Last Saturday, I got put inside the rollin’ white horse box and taken to a place I didn’t know existed before – kind of a trainin’ place for “police horses” for that day only, and some kinda real nice place where people can go when they got to do some therapy that only us horses can help them with on all the other days. I got to tell you, it was an interestin’ day! I’d heard about human police officers in the past when it comes to roundin’ up people when they get too rowdy and such, but I never knew horses could be police.
You know how I told you that the way things work in life is horses have to listen to people, and cows have to listen to horses? Well, people have to listen to horses when those horses are police officers. How cool is that?
When I was a colt at my dam’s side, I used to tell her that when I grew up, I was gonna tell all the people what to do, all the time. She’d nip at me and tell me to stop such talk, otherwise the cowboys would put a barbed-wire bit in my mouth one day and learn me otherwise the hard way. I did, indeed, have to learn my early life lessons the hard way, but I wish my dam could see me now! With horses that’s police!
These police horses are actually considered to be officers of the law themselves, as part of what’s called the “Scottsdale Police Mounted Unit,” and they get to wear shiny badges on their saddles. Now that there is a job I can respect, and something I never expected to learn about here on the county island. That has got to be a lot more work than workin’ cattle ever was, because, like everybody knows, people in general are a lot more stubborn and a lot less trainable and respectful than cows.
We didn’t get to work people on Saturday, though, which was disappointin’, but maybe that’s for next time.
We had 15 of us horses, split into different groups, all doin’ different stuff all afternoon. Most of it was pretty easy to do, but it was fun. I walked across all manner of things, includin’ what’s called a “teeter-totter” bridge, and “stairs” and a “black tarp on the ground,” which looked to be a black hole in the ground, so I made sure to stomp on it well and good with my front hooves, to double-check it, before I put all my weight on it.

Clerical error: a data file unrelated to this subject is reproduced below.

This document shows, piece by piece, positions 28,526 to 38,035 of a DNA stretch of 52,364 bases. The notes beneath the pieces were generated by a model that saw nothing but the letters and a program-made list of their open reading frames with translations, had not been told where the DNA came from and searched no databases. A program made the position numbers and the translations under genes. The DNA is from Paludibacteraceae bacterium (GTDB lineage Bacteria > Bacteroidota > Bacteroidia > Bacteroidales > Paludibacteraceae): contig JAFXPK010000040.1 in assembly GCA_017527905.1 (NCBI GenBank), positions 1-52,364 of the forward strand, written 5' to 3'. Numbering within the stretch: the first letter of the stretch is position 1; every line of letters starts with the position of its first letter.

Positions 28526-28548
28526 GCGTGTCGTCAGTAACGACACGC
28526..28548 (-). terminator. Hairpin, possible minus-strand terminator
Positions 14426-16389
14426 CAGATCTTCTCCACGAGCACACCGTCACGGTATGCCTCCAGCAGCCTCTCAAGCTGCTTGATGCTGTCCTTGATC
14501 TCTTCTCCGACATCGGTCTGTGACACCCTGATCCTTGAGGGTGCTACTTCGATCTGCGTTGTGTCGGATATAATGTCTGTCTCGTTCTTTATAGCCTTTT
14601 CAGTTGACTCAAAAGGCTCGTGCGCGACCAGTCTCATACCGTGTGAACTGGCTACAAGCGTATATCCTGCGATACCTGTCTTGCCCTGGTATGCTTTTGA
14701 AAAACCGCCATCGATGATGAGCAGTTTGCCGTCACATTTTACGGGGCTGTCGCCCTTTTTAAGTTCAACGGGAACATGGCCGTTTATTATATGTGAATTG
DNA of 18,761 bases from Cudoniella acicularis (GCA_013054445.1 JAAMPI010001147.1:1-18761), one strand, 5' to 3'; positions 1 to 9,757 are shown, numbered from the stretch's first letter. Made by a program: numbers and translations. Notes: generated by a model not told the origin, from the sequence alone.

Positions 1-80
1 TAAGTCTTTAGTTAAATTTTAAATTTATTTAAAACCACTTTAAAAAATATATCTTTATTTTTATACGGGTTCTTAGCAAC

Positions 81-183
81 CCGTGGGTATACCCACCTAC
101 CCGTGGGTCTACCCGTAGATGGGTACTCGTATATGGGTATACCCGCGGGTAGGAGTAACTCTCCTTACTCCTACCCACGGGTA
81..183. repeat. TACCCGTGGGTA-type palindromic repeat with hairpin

They made us a “construction site” to ride through, too, and played us noises that sounded like all the things I hear around my home here on the island: big trucks and sirens, a helicopter and all manner of yappin’. They had a “bicycle” to show us, and a “baby stroller” with a real ugly baby in it (one of the other horses overheard that it was a “stuffed animal,” but that’s ridiculous; animals ain’t stuffed) and also some shiny silver “Mylar balloons.”
Next, the part that kinda made me nervous, but I’m old and wise enough not to let on too much that anything can make me real nervous, was when they were practicin’ pattin’ us and then lightly hittin’ us all around our bodies with stuff like “pool noodles” and “innertubes,” to show us what the police horses gotta put up with when they’re out workin’ people and the people are pushin’ and shovin’ on ‘em worse than the pushiest of cattle. I’m not wild about strangers touchin’ me about my head, but they was real understandin’ of me and I worked hard to stand still for them, so it was all good.
Finally, they put us through the “car wash,” which was kinda like havin’ to ride through some really thick branches and brush on the range, if the branches was made of “yellow caution tape.” You just learn to duck a little bit, to let the branches or the “caution tape” hit your rider, not you.
Unfortunately, I didn’t get to talk to the police horses themselves much, ‘cause they’ve got the same ethic that I was raised with, where you keep your nose down, do your job, stand tied where they tell you to stand and don’t chit-chat. I didn’t catch their names, so I’ll call them Officer Palomino and Officer Grey. (I got see if any of my buddies found out their names, and if I do, I’ll post it, ‘cause I want to give these boys credit where credit is due.) They were two sturdy and fine-lookin’ Quarter Horse crosses.
I did ask them afterwards if maybe I could be a police horse now, too, you know, as kind of a part-time retirement gig, just for somethin’ more entertainin’ to do than wranglin’ the Ayrab brothers Original Coors and Coors Light all the time.
Officer Palomino looked down at me seriously from under his golden forelock and said, “I’m sorry, sir, but you must be at least 16 hands tall to apply for this job, and younger too – no offense.”
“None taken, son,” I said. “But for your education, I’m as big as I need to be, and when you was still frolickin’ in the field at your dam’s side, I’d already been workin’ thankless 12-hour days for at least a decade, runnin’ after stray cattle from sunup to sundown, uphill, both ways.”
Officer Grey’s wise eyes widened a bit at that. “Oh, I don’t like cows,” Officer Grey said. “I don’t mind crowds of hundreds of people, or smoke and sirens, or fireworks and flares, or the human children who try to run up underneath me to pet my soft belly, or even when the ‘protestors’ throw rocks and soda cans at me, but cows…” he kinda trailed off before continuing. “I deal with everything calmly because I respect the oath I’ve taken, and I respect the human officer who’s in my care, but I’d rather not be around cows if I can help it.”
I guess we all got our limits. I can respect that, and I sure do respect Officers Palomino and Grey, and all the other police horses on the island and anywhere else.